Quoted from reynolds531:
I have given the anesthesia for many, many total knee arthroplasties. The age spectrum goes from forty to ninety. The younger patients tend to be individuals with prior knee injuries and subsequent surgeris that have led to severe osteoarthritis. The key question to ask yourself is are you at the point were the pain is totally impeding your lifestyle? If you are unable to perform your ADAs (activities of daily living) it may be time to consider a TKA.
Your surgeons telling you to wait as long as you can are giving you good information. They do have a finite lifespan and a TKA revision is not an easy procedure that has a whole list of problems.
Consider the "easy" stuff: lose as much weight as you can (it is amazing how this can work), get yourself on a bicycle (stationary or moving) and build up those quads as much as you can, maximize your medical therapy (non-steroidals, tylenol, the occasional narcotic if it helps). I mention cycling as it provides an excellent exercise that does not involve knee weight bearing.
At some point you will know when it is time for the surgery. Yes, it is not risk free and no doubt you are aware of the complications. That said, it is one of the most rewarding orthopedic procedures for patient satisfaction. These days it should not be hard to find an excellent lower extremity/total joint orthopod. It is it's own sub-specialty.
Expect a year of your life will be given over to rehab. Rehab (early, continuous and often) is the best determinant of success.
If you do decide for the operation make sure that they perform a spinal anesthetic. It lowers blood loss, decreases the incidence of a blood clot and often leads to less post-operative pain. I would also suggest that you look into an aggressive multimodal pain therapy approach. Your surgeon may or may not be a fan of peripheral nerve blocks. In the right hands they will certainly diminish the very acute postop pain. Knees and shoulders are the worst for pain.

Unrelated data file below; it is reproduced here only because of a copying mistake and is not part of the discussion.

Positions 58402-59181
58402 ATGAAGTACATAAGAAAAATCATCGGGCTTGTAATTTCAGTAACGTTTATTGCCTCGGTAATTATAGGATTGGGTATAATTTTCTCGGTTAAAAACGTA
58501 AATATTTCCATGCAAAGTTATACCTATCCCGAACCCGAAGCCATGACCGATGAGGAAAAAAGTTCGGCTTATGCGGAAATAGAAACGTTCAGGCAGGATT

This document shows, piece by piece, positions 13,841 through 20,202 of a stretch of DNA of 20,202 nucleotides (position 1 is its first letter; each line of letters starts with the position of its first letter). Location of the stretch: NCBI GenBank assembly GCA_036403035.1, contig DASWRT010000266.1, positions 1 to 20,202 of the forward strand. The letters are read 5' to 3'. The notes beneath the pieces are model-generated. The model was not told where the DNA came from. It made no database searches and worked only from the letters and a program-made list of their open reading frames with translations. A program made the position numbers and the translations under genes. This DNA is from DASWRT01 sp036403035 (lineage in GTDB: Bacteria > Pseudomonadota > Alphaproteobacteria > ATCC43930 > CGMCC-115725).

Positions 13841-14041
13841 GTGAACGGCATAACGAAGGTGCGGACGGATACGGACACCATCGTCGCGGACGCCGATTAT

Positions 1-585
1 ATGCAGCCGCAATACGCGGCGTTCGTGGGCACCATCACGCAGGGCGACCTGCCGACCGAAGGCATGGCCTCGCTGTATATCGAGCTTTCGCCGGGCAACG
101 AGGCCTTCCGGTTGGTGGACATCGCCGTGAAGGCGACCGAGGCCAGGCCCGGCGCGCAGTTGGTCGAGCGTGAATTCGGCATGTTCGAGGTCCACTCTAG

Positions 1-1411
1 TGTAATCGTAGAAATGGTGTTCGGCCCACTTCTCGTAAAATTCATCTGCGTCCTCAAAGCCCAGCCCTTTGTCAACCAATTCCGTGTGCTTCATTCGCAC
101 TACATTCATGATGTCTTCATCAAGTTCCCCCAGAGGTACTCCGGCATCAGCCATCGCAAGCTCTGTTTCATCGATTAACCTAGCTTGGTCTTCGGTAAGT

Good luck and keep us posted.
Thank you VERY much for this information brother!
Yes, I’m bone on bone. Yes, I’ve had 3 prior surgeries to repair all my torn ligaments, meniscus and shattered tibia (12 huge screws) The second surgery was a “clean-up” and the third was to remove the screws that held my tibia together.
Fast-forward 16 years and here we are. I saw MANY doctors (X-rays, MRI’s) during those 16 years to see if anything could be done to get better range of motion and they all said no way. But neither of them gave me or suggested a gel shot or anything to help “prolong”, if you will, the life of my knee.
Now I wonder: Had I gotten some gel shots, or perhaps some PRP done during those 16 years would I be better off today? Perhaps with a less aggressive OA? Just to think that I could have had some of these treatments makes me really angry at those Doctors.
I’m no stranger to aggressive therapy. I did 1 year of therapy non-stop during those 3 surgeries. Was out of work for a whole year too!
I just started to eat a bit less in an effort to lose 20 pounds or so. I’m not fat at 6’ 3” and 220 but losing some weight would help a lot no doubt. I work out on a regular basis and use the stationary bike and do leg raises and squats on the machine. This makes me feel a lot better.
I’m currently able to walk with some moderate pain. I use a brace that helps a lot. It supports my knee tremendously! One real issue I have is when I sit and bend my knee past a certain point. It lock into positions and the only way for me to get up is to first “unlock it” by using my other leg to push it and get it straight. Once I do that I’m OK if I limit my walking to some degree.
Thanks so much for the spinal anesthetic pointer. I’ll ask the Doc about that. Thanks!